Saturday, 9 July 2016

Macro-Level Trends – Beyond “Brexit” - Looking Back to Look Forward...A Paradoxical “Merci, Monsieur Hulot” (Part 1)

The Americans, Japanese and British have always been aghast at, and very envious about, lengthy European vacation times. France's entire August Summer “shut-down” long centre of its engrained attitude, yet previously seen as endemic to Europe's post-WW2 economic lag behind the overt 'Thrusting 3' nations.

Re-Balancing to the 'New Norm' -

Today, as the west endures the slow-growth 'new normal', deflation and limited personal income growth because of the ongoing reality of squeezed and cash-cautious firms, the very idea of a period of summer shut-down' within the once 'Thrusting 3' and so right across the Triad regions might itself pose not a problem, but a solution to present socio-economic woes.

Such a possibility part-answer to the re-balancing of both intrinsically aggrieved social troubles, created from financial stress and distress, and as importantly, a route to reduce cost pressures on corporate overhead expenditure.

But unlike cosseting European regulation – France itself now going through much resisted labour reforms - the concept is that of part-paid or even unpaid time-off during the 'shut-down'. The aim to better equate to the cold reality of a firm's true level of demand vs its costs of supply; and so better able to manage the marginal costs of its productivity – whether in goods production or services provision.

The always efficient German's and the automotive sector have set the example here in the UK some time ago, notably when BMW bought the Mini brand and invested heavily in the Oxford plant. The business case to do so was founded upon the need for far greater staff hours flexibility that would match the varying customer demand for its cars over the course of the year. Staff hours annually 'banked' so as to modulate labour availability relative to more efficient production rates.

'Brexit': a Basis for Re-Orientation -

That European-wide social anger has obviously been most recently illustrated by Britain's 'Referendum on Europe'...'Brexit'. Of those that voted the British population decided to extricate itself from the apparent shackles of EU regulations and their seemingly negative consequences.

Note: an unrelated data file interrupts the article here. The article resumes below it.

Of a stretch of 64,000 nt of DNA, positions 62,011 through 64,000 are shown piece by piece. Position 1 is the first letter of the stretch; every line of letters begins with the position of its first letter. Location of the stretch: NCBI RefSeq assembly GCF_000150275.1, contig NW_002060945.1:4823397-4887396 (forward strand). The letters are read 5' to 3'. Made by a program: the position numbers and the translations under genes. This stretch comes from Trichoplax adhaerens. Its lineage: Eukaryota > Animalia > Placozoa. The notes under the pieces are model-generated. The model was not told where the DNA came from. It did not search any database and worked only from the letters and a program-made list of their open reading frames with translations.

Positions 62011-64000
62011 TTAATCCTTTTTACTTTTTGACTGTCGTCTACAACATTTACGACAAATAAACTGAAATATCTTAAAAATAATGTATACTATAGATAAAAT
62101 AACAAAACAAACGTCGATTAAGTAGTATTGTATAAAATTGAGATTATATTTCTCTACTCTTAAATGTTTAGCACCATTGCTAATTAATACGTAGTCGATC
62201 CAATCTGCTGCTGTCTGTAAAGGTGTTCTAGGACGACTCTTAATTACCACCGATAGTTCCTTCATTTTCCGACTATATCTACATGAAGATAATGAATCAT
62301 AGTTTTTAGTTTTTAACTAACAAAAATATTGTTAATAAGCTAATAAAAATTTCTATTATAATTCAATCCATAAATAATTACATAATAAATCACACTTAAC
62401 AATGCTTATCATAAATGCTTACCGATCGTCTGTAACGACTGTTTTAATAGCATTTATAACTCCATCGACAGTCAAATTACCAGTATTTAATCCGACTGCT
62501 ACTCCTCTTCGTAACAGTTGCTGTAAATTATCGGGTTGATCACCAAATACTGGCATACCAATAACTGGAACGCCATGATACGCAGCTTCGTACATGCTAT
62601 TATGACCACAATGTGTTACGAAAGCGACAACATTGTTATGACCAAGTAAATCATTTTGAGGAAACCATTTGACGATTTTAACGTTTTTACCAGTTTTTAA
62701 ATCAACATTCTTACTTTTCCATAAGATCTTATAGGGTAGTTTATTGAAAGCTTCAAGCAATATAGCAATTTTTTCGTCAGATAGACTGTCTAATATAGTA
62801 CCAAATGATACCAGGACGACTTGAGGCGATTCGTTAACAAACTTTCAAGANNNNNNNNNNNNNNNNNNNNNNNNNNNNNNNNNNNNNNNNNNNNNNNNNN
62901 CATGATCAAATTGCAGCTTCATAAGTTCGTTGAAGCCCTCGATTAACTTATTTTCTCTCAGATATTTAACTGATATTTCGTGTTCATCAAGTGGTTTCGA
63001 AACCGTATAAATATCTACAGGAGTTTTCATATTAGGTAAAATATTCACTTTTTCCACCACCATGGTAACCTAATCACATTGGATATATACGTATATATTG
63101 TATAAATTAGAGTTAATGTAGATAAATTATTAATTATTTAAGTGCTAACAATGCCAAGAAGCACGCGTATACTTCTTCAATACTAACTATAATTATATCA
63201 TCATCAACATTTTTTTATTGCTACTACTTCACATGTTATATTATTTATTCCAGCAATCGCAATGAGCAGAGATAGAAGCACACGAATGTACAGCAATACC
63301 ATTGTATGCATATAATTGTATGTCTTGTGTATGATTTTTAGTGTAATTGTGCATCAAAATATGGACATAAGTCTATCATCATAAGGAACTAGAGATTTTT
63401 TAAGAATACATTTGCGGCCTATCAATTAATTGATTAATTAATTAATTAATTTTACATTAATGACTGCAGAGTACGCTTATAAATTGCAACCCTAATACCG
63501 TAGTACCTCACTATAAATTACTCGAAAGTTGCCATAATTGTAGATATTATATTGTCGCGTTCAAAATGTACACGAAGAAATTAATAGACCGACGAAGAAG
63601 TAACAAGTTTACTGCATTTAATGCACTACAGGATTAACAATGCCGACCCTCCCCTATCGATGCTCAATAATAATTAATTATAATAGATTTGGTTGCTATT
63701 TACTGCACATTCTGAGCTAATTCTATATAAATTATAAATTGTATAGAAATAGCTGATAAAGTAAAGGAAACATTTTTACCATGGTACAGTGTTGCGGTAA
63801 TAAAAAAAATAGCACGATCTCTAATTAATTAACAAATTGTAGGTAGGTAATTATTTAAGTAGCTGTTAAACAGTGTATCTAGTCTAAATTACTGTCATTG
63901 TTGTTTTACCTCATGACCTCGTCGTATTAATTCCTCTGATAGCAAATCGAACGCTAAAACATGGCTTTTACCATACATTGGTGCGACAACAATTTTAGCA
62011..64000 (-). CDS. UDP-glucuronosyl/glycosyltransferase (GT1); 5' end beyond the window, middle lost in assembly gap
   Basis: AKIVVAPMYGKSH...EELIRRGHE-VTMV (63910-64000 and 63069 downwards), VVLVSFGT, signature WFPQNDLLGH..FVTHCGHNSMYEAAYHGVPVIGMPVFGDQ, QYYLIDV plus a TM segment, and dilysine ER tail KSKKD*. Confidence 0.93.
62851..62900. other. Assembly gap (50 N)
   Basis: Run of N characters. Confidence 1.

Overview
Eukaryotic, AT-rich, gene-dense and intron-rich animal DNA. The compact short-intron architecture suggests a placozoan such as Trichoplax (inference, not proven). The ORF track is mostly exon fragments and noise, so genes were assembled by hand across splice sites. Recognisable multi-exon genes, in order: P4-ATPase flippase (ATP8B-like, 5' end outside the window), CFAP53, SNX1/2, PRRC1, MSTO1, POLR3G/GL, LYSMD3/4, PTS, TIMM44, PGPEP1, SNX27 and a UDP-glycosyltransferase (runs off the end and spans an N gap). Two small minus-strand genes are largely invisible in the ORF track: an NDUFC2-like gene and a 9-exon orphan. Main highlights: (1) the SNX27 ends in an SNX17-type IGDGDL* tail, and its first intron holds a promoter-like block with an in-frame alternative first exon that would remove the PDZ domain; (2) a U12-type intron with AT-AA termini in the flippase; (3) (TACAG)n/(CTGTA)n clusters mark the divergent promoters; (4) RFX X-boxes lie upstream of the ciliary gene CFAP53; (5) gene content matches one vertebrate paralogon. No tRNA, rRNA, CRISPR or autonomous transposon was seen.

[NB Although it was obvious that the 'leave' voters themselves were themselves primed for many years beforehand by the deluge of anti-immigration stories, so creating 'red-top' fuelled reactionary popularism.

It is also paradoxically noted that whilst Brits themselves drive some cars made in the UK (BMW Mini, Nissan Qashqai, Honda Civic) the majority of new cars bought are imported from Europe; whilst the “nation's favourite” comedian Peter Kay is depicted driving a FIAT 500L].

Now 100 years on from the trench warfare of the Somme, Britain could be said to stand in a 'no man's land' of its own doing, leading European politicians highlighting the apparent lack of a credible future-forward plan ex-EU.

This now being partly ideologically addressed via new party leadership manifestos.

The Brexit vote and its aftermath caused hedge-funds to profusely bleed, the capital markets to convulse, the GBP dramatically weaken to a 30 year low, the BoE to highlight possible recession (though with policy in hand) and the UK Treasury to state that national debt reduction targets inevitably post-poned because of the renewed bout of uncertainty and lost business confidence.

Hence it is no wonder that the very notion of a tenable alternative UK economic export model - with renegotiated EU relations  – is the hot topic.

Exactly how Britain resets its trade, commercial, industrial and overall economic agenda remains to be seen,such a broad reformation to both continue very valuable EU trade links and to also 'welcome the world' is obviously key.

The Economic Model Options -

To present and simplify the issue, the Financial Times via its 'FT Punk' video cartoon edition explains what alternative economic models might be seen as possible options; the cartoon using an automotive character theme to do so; whilst effectively inferring a negative outcome of a true split from Europe.

The themes illustrated for the UK are:

1. “Britain Alone” - whereby the UK looks to the Commonwealth, Rest of the World and EU via basic WTO rules, becoming far more marginalised from access to European trading.
2. The “Canada Model” - seeking to mimic this positively flexible EU arrangement whereby whilst noting that this applies to goods only (from Forestry to Fishing to Part Finished Vehicle Sub-Systems). Hence not services which are the bedrock of the UK export economy.